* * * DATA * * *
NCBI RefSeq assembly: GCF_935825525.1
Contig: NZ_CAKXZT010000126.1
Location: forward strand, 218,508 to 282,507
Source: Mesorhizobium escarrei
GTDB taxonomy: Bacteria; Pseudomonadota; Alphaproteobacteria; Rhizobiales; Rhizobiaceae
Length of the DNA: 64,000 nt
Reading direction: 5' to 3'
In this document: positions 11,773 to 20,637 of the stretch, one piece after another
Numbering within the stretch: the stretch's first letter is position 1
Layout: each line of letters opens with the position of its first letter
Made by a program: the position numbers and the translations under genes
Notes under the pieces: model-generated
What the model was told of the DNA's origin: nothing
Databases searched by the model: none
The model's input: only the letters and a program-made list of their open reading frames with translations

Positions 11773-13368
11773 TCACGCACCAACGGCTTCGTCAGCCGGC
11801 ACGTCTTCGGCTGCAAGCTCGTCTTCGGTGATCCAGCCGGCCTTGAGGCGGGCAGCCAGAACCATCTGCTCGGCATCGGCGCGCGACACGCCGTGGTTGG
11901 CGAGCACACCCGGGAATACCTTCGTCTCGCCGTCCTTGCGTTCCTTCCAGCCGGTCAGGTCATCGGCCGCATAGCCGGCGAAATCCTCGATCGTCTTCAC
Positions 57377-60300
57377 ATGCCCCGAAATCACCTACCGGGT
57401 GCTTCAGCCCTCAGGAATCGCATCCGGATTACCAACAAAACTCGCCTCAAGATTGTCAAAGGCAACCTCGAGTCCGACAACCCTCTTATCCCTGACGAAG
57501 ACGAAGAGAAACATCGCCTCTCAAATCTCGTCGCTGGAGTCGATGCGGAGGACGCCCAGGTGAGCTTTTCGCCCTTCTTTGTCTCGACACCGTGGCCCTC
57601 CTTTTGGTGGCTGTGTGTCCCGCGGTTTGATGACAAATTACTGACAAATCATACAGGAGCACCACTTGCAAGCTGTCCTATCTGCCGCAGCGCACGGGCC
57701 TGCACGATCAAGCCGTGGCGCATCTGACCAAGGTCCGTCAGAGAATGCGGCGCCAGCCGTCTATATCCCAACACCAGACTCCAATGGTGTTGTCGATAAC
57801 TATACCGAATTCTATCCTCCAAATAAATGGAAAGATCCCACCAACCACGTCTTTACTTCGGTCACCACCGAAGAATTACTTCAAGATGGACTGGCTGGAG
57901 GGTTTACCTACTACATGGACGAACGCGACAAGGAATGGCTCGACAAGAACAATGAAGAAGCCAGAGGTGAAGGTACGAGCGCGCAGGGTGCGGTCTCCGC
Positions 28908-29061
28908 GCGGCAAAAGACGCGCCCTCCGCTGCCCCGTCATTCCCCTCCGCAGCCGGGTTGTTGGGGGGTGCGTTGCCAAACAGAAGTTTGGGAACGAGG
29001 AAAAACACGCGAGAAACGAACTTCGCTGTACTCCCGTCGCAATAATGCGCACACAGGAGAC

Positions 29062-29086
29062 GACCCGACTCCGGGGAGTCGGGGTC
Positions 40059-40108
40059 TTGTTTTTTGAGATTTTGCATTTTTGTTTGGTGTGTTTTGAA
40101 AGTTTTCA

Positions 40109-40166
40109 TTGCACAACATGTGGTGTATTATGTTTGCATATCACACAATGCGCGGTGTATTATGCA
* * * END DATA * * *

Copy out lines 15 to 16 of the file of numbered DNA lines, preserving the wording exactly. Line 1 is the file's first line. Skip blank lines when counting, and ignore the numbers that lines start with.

The model's input: only the letters and a program-made list of their open reading frames with translations

Positions 11773-13368